Violence as Art?
What is the point of this movie!?
I take one step out of the theatre with the experience of being bludgeoned in the head with a Louisville Slugger. Such an affect can only be produced by a master shock artist like Quentin Tarantino, this time around the trauma results from his latest Inglourious Basterds. It’s taken close to a week for me to write this review, you could say I’ve been processing. Now, after having the chance to review the events of the film in my mind including reliving the experience of seeing someone repeatedly stabbed in the head with a ten-inch military issue bayonet it may be possible to offer some thoughts on the movie. Spoiler alert: this blog will tell aspects of the movie that you will not want to know if you plan to see it.
Tarantino, Film Genius?
This movie has some of the best moments of face to face stand-off between characters ever. We’re talking OK Corral to the max, but remarkably enough they often don’t involve physical violence. Basterds is punctuated by violence not filled with it. The movie consists of long periods of dialogue and confrontation demonstrated not through physical assault but through cinematic tension. Tarantino’s characters combat one another with every ounce of their being; their words, expressions, and gestures all contain the constant threat of a tremendous explosion, which is held in until the last possible second. But is his directorial skill overshadowed by his need for gore?
Violence as Art?
While Tarantino may, technically speaking, be an excellent director, I am reluctant to say he has any sense of purpose behind the work he produces except perhaps to make his audience gasp and/or gag. Analyzing his use of violence is not meant to apologize for his gross display but is rather to make my own gross display of playing the movie critic, so here goes. Is Tarantino little more than a director of horror movies? Probably. Can violence serve as artistic expression? Undoubtedly, and Tarantino makes graphic violence so defining a part of his movies that one must either consider his films popcorn, and therefore worthless, or acknowledge that he has made violent death an aesthetic element of his work.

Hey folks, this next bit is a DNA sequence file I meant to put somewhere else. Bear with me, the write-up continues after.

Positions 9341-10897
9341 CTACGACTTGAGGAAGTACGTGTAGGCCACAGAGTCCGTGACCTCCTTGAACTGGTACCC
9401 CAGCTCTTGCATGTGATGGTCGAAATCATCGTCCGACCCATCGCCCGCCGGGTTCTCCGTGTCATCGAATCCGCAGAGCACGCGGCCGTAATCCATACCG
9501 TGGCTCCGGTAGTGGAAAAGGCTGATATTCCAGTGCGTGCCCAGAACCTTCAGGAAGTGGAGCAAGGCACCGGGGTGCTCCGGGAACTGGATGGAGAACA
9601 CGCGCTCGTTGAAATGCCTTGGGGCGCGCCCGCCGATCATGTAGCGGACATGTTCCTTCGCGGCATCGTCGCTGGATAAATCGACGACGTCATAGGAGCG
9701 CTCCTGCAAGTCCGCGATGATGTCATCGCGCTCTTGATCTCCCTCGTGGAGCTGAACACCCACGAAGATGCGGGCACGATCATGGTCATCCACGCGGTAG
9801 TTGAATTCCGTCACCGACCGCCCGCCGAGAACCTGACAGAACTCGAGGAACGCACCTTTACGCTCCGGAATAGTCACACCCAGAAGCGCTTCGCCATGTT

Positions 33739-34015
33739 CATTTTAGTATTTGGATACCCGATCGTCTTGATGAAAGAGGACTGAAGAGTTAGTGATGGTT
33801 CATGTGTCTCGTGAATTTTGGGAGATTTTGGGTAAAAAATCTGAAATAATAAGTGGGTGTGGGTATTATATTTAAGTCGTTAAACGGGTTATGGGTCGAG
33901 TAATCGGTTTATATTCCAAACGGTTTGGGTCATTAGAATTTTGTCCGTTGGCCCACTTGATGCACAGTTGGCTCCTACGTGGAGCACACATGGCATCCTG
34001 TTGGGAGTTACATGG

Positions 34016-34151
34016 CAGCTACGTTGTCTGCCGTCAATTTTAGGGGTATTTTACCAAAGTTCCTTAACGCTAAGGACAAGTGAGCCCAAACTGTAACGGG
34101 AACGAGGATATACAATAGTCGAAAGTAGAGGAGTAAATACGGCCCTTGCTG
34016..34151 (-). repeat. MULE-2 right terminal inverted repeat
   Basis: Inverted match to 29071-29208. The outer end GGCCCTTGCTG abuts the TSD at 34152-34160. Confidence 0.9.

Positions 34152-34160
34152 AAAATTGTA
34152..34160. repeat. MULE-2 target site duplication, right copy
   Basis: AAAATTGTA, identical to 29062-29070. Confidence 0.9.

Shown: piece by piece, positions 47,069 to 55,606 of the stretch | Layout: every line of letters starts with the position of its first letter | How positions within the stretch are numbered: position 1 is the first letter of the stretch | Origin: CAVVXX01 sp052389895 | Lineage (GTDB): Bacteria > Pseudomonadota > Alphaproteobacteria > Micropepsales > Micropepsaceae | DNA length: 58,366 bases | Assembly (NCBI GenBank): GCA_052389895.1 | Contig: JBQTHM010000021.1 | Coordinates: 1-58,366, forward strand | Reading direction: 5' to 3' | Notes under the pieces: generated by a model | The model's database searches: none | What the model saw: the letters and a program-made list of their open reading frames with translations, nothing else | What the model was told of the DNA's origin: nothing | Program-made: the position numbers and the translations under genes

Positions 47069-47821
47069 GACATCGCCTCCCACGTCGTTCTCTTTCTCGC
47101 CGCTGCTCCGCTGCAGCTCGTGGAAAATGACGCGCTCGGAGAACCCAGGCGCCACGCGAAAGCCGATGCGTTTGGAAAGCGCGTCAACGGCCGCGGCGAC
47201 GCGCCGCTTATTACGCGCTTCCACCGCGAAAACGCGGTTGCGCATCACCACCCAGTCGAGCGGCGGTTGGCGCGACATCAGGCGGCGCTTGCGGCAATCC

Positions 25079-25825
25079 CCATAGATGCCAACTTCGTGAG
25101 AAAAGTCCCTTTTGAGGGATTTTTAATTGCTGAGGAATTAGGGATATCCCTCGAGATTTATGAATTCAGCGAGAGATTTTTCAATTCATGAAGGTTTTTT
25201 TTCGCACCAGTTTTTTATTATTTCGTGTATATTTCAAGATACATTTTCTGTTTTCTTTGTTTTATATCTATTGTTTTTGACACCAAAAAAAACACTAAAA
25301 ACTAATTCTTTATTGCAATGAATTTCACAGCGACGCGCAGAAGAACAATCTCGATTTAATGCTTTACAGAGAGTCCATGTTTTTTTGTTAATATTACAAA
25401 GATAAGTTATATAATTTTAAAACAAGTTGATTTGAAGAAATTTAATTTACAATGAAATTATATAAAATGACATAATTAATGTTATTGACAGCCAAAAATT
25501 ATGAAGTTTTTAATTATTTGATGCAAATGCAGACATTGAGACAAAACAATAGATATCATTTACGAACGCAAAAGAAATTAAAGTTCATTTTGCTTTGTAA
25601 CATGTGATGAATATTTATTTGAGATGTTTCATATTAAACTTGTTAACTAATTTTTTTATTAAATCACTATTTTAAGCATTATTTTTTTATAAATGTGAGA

As a film Bastards demonstrates that with enough violence one can be numbed to the “cause” of any person or group of people (i.e. a platoon of Jewish soldiers fighting a Nazi war machine). In this sense it takes away the mystique of movies like The Dirty Dozen and The Great Escape, by showing that war is nothing but of series of brutal vendettas. There is no redeeming quality to be seen in the Bastards because in the end we know next to nothing about the cadre, except that they love killin’ natzis. They are in fact as a unit the golem alluded to in the film, a mythic creature of Kabbalistic origin, without soul, or any self-fulfilling purpose.
By far the most fascinating thing about Bastards was the opportunity to watch the spectacle at the end of the movie. A theatre full of Nazis is burning down, Hitler is shot in the face with a sub-machine gun, and the Bastards have their revenge. So what was the response of our own theatre audience? Often when there is some outrageous scene of violence in a full house one will hear laughter, either from anxiousness or exuberance. However, so unsettling is the sight of two men executing a crowd of hundreds of people while a dead woman’s haunting laughter pipes through the scene, so through and brutal is that scene of revenge, that everyone in the theatre was silent. Not a whisper of disgust, not a single laugh, but a pervasive and tangible silence as though every person was trying to sink into their seat and hide. Many of us feeling satisfaction at the Nazis getting their just deserts or recognizing that violence brings violence back upon itself and such a cycle will never end.